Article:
Press, Politics and the Public Sphere in Europe and North America, 1760-1820

By Hannah Barker; Simon Burrows | Go to book overview

2
The Netherlands, 1750–1813
Nicolaas van Sas

On 8 October 1804 Willem Anthonie Ockerse opened the winter series of lectures in the Amsterdam society Doctrina et Amicitia with a talkentitled 'What's the news?' in which he offered a light-hearted theory of human curiosity. According to Ockerse, curiosity and above all the asking of the question 'What's the news?' was a prime characteristic of the condition humaine. Man–and certainly also woman–could only be fulfilled in contact with other human beings. Sociability and the continuous exchange of views were part of human nature, and naturally gave rise to the urge to hear and impart news. Self-interest was obviously an important and daily inspiration for human curiosity. One person might have an interest in inheritances, another in lotteries, a third in stocks, a fourth in shipping news, a fifth in peace or war, a sixth in political events. 'What's the news?' was the first question one asked on entering polite society or coffee house, towing-barge or coach, council chamber or theatre, even– Ockerse added mischievously–sometimes church. In an ever-changing world there was always a great appetite for news. But certainly the sad and terrible events of recent years had added greatly to the demand for news. 'Good heavens! How many things formerly unthought-of have happened in the past years with an ever quickening sequence, the story of which has made humankind cry, sigh and shiver!' Ockerse profoundly hoped that one day the reply to that perennial question 'What's the news?' would be: 'Good news!–order, quiet, peace, freedom, prosperity will return to the peoples of the world, and to the Netherlands. ' 1

Ockerse was not some obscure speaker. He was a well-known figure in contemporary Dutch society, a theologian by training and long-time practising minister, but first and foremost he was an intellectual, a typical product of Dutch enlightened sociability. As such he was also a journalist– co-editor of De Democraten, the best political journal of the Batavian Revolution–a member of parliament in 1797 and 1798 and one of the framers of the first Dutch constitution. 2 But perhaps his most enduring claim to fame is his important study of Dutch national character, published in 1797, which propounds a theory of Dutch society and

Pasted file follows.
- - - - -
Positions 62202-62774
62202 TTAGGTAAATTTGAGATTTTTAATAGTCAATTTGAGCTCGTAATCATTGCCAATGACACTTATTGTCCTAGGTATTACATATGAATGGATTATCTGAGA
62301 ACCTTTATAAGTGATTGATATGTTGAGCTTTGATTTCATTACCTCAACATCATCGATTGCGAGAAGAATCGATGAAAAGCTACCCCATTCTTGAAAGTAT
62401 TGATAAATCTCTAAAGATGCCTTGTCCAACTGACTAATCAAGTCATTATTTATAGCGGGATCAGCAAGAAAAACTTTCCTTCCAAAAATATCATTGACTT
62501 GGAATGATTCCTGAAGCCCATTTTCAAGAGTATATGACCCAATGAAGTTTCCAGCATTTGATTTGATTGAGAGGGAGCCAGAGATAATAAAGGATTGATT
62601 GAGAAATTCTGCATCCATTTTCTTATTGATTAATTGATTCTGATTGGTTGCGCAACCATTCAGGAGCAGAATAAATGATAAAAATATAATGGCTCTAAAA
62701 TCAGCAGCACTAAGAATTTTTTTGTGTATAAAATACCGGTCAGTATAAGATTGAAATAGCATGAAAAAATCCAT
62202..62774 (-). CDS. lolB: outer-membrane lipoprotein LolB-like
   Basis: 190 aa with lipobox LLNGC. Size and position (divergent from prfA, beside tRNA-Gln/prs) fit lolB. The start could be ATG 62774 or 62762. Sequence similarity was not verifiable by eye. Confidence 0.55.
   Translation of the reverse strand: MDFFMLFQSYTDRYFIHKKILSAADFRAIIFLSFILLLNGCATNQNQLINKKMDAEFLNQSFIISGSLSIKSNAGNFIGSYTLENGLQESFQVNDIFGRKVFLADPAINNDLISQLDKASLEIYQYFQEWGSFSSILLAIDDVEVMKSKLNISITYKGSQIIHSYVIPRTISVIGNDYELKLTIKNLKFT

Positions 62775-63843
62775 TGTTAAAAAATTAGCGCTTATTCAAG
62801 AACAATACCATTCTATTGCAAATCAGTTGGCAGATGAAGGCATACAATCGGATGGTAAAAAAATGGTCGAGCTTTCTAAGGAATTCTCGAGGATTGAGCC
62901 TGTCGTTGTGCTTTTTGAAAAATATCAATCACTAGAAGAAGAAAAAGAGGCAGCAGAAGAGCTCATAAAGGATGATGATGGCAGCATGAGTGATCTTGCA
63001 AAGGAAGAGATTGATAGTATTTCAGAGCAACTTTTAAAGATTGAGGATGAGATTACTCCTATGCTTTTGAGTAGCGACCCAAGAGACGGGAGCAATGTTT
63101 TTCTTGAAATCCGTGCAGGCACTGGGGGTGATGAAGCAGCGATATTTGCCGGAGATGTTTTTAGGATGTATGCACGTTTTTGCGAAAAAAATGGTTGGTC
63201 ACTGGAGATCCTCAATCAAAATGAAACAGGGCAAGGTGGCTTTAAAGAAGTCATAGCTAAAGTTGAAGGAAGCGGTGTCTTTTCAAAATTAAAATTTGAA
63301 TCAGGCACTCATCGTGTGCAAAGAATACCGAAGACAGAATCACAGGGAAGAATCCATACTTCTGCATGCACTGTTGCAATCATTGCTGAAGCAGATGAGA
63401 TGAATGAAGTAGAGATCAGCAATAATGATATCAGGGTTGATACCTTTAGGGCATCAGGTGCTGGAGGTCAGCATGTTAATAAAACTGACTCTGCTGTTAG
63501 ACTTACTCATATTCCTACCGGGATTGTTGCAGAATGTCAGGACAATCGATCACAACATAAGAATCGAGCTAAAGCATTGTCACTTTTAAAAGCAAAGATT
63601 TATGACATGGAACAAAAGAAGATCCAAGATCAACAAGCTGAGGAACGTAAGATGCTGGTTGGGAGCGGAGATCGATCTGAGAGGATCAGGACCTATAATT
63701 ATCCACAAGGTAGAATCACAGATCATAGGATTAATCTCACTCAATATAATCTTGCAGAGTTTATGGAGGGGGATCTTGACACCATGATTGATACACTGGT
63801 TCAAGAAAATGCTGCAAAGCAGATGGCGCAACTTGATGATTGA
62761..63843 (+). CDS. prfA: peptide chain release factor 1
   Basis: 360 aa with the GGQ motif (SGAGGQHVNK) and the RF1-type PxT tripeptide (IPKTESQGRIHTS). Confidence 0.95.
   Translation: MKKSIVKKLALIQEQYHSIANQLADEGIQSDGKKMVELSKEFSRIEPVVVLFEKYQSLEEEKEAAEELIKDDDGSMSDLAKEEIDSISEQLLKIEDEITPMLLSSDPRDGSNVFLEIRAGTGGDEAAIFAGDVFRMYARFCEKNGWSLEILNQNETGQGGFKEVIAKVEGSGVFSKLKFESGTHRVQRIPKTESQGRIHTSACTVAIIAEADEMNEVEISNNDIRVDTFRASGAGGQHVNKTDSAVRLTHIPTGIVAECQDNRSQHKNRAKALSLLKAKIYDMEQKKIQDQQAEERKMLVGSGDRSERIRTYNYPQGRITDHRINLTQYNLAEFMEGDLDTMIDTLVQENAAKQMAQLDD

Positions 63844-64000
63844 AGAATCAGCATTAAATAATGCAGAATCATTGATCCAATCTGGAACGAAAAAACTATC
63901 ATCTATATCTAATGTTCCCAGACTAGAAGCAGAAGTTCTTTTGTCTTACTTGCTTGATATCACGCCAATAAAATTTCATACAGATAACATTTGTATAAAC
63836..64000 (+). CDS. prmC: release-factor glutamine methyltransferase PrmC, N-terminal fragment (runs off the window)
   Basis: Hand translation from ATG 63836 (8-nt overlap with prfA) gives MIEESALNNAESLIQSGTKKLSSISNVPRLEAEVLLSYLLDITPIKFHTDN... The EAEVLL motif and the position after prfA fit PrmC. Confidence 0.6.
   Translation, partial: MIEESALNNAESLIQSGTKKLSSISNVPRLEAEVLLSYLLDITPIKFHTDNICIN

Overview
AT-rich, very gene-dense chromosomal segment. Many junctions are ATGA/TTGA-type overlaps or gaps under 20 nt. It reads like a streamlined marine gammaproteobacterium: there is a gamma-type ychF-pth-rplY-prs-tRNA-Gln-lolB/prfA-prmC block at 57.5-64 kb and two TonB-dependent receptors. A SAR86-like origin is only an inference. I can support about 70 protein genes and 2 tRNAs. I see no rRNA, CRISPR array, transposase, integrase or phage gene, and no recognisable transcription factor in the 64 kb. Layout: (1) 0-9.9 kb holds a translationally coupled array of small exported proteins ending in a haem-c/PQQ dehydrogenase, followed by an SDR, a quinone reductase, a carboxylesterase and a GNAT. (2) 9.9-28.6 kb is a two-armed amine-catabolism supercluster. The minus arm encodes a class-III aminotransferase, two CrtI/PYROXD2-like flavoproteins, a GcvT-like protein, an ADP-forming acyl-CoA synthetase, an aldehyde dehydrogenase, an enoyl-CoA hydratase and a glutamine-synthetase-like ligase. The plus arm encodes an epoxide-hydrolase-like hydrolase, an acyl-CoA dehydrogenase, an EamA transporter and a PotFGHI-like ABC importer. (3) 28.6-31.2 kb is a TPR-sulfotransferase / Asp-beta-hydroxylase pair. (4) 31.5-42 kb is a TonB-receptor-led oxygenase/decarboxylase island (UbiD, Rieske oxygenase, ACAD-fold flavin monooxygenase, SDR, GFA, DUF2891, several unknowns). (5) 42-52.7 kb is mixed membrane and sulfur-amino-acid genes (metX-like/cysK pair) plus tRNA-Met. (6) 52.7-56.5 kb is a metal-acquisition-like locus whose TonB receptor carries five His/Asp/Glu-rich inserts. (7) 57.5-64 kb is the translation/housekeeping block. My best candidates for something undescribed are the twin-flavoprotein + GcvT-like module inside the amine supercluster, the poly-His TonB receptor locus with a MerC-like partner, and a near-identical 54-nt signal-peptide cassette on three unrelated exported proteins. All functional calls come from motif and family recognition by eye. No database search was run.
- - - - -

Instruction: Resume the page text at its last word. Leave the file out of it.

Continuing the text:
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Press, Politics and the Public Sphere in Europe and North America, 1760-1820
Table of contents

Table of contents

  • Title Page *
  • Contents v
  • Notes on the Contributors vii
  • Acknowledgements ix
  • Introduction 1
  • Notes *
  • 1 - The Cosmopolitan Press, 1759–1815 23
  • Notes *
  • 2 - The Netherlands, 1750–1813 48
  • Notes *
  • 3 - Germany, 1760–1815 69
  • Notes *
  • 4 - England, 1760–1815 93
  • Notes *
  • 5 - Ireland, 1760–1820s 113
  • Notes *
  • 6 - America, 1750–1820 140
  • Notes *
  • 7 - France, 1750–89 159
  • Notes *
  • 8 - The French Revolutionary Press 182
  • Notes *
  • 9 - Italy, 1760–1815 201
  • Notes *
  • 10 - Russia, 1790–1830 224
  • Notes 242
  • Index 248
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